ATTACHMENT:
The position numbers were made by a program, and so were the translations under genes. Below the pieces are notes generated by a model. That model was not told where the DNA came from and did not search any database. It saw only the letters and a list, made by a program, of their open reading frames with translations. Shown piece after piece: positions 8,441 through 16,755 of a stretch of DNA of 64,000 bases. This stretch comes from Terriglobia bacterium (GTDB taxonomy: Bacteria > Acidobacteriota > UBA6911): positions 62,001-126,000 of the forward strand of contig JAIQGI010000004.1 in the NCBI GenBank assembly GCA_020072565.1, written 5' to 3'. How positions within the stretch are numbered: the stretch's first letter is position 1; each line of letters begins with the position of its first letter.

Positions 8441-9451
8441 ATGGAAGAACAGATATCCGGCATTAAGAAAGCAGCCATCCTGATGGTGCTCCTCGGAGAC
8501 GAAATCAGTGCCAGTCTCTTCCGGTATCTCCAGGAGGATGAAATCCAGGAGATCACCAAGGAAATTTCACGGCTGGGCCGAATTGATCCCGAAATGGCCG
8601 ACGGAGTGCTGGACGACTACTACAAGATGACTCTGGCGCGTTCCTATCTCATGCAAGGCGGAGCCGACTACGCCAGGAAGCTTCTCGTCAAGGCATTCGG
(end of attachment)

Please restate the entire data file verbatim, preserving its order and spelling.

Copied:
The position numbers were made by a program, and so were the translations under genes. Below the pieces are notes generated by a model. That model was not told where the DNA came from and did not search any database. It saw only the letters and a list, made by a program, of their open reading frames with translations. Shown piece after piece: positions 8,441 through 16,755 of a stretch of DNA of 64,000 bases. This stretch comes from Terriglobia bacterium (GTDB taxonomy: Bacteria > Acidobacteriota > UBA6911): positions 62,001-126,000 of the forward strand of contig JAIQGI010000004.1 in the NCBI GenBank assembly GCA_020072565.1, written 5' to 3'. How positions within the stretch are numbered: the stretch's first letter is position 1; each line of letters begins with the position of its first letter.

Positions 8441-9451
8441 ATGGAAGAACAGATATCCGGCATTAAGAAAGCAGCCATCCTGATGGTGCTCCTCGGAGAC
8501 GAAATCAGTGCCAGTCTCTTCCGGTATCTCCAGGAGGATGAAATCCAGGAGATCACCAAGGAAATTTCACGGCTGGGCCGAATTGATCCCGAAATGGCCG
8601 ACGGAGTGCTGGACGACTACTACAAGATGACTCTGGCGCGTTCCTATCTCATGCAAGGCGGAGCCGACTACGCCAGGAAGCTTCTCGTCAAGGCATTCGG